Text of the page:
The sound of natural stereo music has a quality that is intoxicating. The same way our eyes use two slightly different images to produce a 3-D picture, our ears are built to provide a 3-D image to our brains. We were built for it.

But most modern music doesn't really take advantage of this amazing feature. Pop mixing engineers might use the left and right speakers to make sounds "fly" across from one to the other, and hip hop and R&B, which mostly use synthesizer-based accompaniment, can have splashes of effects fluttering around the stereo field.

But rarely do you hear in modern music outside of classical and jazz genres a strict application of stereo recording. Engineers may use stereo techniques occasionally, but maintaining the realness of natural stereo is difficult when multiple tracks are being recorded. The timing of sound waves is so important to maintaining the believability factor that even in a composition using stereo techniques, the effect can be easily lost if there are more than two microphones involved, or more than one recording session.


Modern pop and rock does see some stereo techniques in production, particularly when recording drums or piano. Complex, large instruments like that can be recorded with two microphones across the left/right span. But with drums, for example, which usually get two microphones over everything — "overheads," they're called — the microphones aren't positioned for stereo as much as they are for coverage. Individual drums get their own microphones, which are moved by ear to match the locations in the overheads.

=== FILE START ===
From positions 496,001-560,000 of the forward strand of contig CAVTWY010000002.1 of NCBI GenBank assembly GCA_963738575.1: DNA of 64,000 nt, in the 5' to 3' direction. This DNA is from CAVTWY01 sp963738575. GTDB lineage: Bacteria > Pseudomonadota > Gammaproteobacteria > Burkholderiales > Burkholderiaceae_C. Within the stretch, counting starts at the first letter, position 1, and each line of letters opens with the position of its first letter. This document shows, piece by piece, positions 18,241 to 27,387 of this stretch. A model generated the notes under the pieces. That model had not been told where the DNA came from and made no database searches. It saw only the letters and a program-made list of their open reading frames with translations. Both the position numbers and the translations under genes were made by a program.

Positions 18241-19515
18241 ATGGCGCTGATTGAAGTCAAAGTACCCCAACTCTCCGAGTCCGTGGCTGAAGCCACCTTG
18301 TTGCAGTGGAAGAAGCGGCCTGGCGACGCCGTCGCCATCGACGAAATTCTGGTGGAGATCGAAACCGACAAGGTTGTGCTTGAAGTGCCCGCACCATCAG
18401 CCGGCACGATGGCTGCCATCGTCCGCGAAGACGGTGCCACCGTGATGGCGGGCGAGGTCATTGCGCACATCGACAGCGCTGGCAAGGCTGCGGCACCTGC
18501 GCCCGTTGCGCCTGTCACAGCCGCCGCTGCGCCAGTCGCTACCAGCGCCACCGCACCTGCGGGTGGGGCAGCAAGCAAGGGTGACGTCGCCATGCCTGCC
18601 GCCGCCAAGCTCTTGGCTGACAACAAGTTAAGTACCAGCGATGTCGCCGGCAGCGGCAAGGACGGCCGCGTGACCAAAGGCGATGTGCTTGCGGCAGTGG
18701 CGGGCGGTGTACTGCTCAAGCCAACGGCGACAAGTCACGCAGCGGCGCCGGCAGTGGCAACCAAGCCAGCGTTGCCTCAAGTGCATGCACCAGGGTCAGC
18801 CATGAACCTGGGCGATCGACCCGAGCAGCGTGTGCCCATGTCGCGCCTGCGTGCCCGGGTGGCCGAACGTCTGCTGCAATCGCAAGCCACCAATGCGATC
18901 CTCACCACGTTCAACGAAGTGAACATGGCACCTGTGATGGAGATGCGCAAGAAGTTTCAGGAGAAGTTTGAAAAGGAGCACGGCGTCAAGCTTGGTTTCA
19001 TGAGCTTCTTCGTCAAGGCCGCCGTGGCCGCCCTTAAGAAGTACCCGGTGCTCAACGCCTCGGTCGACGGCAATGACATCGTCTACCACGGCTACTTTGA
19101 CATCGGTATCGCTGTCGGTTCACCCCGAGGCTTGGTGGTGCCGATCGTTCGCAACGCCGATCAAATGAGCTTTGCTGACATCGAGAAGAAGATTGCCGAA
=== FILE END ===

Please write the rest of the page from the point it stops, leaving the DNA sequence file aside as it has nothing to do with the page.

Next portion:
The sound you get from that setup is much different than what you hear when you're in the same room as the drummer. It's more of what the drummer hears from his position.

Likewise, a piano is often captured from within the instrument, which is unnatural compared to hearing a piano live in person. Again, it's simulating the sonic experience of the pianist, not the listener. But it's what we're used to hearing in recorded music nowadays, and when you're listening to Yo-Yo Ma's "Songs From the Arc of Life," the natural stereo recording I mentioned last week, you can instantly tell the difference in presentation. On that album, the piano occupies the left side of a stage, not the entire width of your speakers.

And the result is fantastic and immersive, provided you have your speakers set up correctly.

Readers of this column will know that achieving that isn't just a matter of jamming the speakers into the nearest bookshelf. Half of the equation may be recording style and setup, but the other half is speaker setup and how they interact with the room around them.

Headphones are another discussion entirely, because stereo recording uses two mics at a distance, and speakers are usually some distance from the listener. Having the sound come into your head at right angles isn't as realistic, but there are ways to get around that, like with a crossfeed circuit.

Next week, I'll describe how to set up a typical desktop music and gaming station that offers the potential to enjoy the sonic holography I've been talking about.

Read more Taylor: coloradodaily.com/columnists. Stalk him: instagram.com/duncanxmusic.